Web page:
Today's Featured Picture over at Wikipedia shows a giraffe grazing, and discusses adaptations for consuming spiky plants. Not knowing an awful lot about giraffes, but wondering how they were doing extinction-wise, I moseyed on over to the article on them and was duly reassured that they are classified by the IUCN as "Least Concern". However, sticking around to read up on "the tallest of all extant land-living animal species", I discovered that, across the entirety of Africa, there are fewer giraffes (of all species combined) than there are people living in Southampton. In fact, given the uncertainties involved in counting them, there could be considerably fewer.
All of which got me thinking about how the classification of "Least Concern" seems, at best, pretty relative (i.e. of least concern compared to most other species), and may give an overly rosy view of their status to skim-readers such as (usually) myself. I can't establish from Wikipedia how many giraffes were roaming Africa, say, 10,000 years ago, but I'd be surprised if it wasn't an order of magnitude more (for loose comparison, I did discover that there were ~300,000 African Bush Elephants when I was born, but there are only 10,000 now). That said, and knowing next to nothing about it, I would imagine that population viability is probably pretty good at the ~100,000 level (hence, presumably, "Least Concern").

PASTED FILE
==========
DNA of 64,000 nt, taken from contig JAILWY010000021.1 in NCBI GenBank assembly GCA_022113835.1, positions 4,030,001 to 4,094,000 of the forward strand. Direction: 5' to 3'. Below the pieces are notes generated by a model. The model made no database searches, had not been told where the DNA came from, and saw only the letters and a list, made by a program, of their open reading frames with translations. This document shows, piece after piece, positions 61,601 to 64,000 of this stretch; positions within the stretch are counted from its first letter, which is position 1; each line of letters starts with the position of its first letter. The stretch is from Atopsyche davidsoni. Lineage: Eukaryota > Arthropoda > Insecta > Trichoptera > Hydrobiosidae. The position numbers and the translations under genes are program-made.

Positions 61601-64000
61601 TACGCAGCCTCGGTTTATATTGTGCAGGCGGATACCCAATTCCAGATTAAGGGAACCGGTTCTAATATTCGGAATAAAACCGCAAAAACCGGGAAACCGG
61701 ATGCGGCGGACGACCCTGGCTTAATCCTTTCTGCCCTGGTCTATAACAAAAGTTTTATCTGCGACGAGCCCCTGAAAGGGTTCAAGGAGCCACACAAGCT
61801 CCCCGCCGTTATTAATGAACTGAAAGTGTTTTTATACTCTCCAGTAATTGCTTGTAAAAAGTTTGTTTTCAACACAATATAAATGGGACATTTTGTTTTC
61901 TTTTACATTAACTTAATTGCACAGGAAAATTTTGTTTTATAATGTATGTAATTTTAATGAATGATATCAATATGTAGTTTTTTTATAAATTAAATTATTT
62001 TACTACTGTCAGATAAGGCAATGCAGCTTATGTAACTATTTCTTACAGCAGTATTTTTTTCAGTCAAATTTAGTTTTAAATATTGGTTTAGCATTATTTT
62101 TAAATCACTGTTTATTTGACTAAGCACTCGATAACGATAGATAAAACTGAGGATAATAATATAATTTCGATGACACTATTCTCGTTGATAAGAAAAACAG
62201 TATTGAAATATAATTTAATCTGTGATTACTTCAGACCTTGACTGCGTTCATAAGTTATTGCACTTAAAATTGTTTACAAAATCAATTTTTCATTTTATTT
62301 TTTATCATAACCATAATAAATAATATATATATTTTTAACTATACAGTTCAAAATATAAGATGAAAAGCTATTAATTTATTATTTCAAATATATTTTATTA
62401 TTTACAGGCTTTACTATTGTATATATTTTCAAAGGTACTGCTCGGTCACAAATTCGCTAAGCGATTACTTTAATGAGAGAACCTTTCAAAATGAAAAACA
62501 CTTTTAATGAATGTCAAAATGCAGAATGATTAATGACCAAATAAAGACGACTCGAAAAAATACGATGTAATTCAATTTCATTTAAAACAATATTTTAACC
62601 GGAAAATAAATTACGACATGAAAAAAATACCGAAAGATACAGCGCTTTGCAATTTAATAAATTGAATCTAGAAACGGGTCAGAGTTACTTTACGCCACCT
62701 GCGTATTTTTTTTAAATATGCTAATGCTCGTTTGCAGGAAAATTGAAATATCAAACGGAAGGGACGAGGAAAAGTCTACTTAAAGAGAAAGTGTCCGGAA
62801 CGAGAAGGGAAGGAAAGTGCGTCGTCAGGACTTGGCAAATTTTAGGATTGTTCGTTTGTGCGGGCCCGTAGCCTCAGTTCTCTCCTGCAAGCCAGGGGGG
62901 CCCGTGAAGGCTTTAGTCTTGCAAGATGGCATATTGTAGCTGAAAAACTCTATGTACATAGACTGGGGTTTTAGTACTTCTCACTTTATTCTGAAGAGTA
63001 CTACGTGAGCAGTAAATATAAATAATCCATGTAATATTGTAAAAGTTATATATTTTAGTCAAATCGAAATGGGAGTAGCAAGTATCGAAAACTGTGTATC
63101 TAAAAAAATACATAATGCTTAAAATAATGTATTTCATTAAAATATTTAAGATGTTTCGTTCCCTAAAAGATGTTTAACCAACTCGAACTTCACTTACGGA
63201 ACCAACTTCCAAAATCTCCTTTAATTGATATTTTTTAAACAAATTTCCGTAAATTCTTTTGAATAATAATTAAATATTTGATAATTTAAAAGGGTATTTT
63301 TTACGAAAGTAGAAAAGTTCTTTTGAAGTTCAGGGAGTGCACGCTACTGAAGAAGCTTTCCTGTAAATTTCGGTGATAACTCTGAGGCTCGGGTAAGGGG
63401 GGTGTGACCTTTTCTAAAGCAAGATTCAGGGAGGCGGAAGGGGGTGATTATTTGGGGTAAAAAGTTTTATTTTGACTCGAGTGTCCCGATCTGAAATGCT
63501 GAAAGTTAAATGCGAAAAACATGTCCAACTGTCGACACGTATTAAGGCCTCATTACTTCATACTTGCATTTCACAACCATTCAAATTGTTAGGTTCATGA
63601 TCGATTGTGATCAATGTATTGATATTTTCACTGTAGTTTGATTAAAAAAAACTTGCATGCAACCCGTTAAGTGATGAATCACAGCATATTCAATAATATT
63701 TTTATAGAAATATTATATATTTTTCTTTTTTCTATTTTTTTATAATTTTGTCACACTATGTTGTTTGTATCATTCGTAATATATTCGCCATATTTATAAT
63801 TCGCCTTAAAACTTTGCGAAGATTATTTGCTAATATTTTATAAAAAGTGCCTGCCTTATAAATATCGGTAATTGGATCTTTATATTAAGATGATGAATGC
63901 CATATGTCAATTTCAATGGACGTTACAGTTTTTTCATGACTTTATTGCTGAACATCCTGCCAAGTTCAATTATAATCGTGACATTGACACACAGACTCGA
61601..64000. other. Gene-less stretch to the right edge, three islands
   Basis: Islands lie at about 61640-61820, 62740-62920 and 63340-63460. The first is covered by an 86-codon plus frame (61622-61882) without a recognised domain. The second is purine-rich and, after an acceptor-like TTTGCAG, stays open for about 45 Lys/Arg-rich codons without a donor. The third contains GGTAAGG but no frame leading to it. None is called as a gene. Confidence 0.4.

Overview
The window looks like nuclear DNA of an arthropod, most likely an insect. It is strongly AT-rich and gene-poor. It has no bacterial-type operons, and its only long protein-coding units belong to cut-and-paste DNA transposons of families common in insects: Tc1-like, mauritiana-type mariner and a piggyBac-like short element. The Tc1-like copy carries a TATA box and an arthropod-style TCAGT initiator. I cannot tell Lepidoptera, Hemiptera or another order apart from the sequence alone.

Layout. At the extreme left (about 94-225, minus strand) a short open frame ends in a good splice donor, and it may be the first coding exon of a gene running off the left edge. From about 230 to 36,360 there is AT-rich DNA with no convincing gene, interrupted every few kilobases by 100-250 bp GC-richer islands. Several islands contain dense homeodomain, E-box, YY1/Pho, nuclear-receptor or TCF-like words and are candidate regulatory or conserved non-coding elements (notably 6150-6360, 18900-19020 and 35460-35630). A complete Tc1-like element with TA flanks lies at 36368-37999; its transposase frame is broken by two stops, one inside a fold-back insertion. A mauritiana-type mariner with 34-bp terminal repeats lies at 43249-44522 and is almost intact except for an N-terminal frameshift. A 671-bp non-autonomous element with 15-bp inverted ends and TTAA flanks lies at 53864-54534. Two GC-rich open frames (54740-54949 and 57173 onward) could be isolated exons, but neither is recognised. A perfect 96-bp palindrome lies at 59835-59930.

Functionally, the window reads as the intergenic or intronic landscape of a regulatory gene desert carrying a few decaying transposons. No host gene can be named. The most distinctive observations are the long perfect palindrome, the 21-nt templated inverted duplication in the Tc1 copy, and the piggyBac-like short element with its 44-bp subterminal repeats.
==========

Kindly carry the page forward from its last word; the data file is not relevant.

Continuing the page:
Leaving that genetic aspect aside, given that land-use changes (i.e. more for humans, less for everything else) show no sign of altering direction at any point in the foreseeable (and not-so-foreseeable) future, I seriously doubt that the current giraffe population level is even faintly secure. To be fair, the term "Least Concern" is accurate: relative to many other species, giraffes are not immediately on their way out so, yes, we should be less concerned about them. But given this low population plus likely future change, and given that humans (7,000,000,000 and counting) are also formally classified as "Least Concern", it doesn't strike me as a helpful categorisation.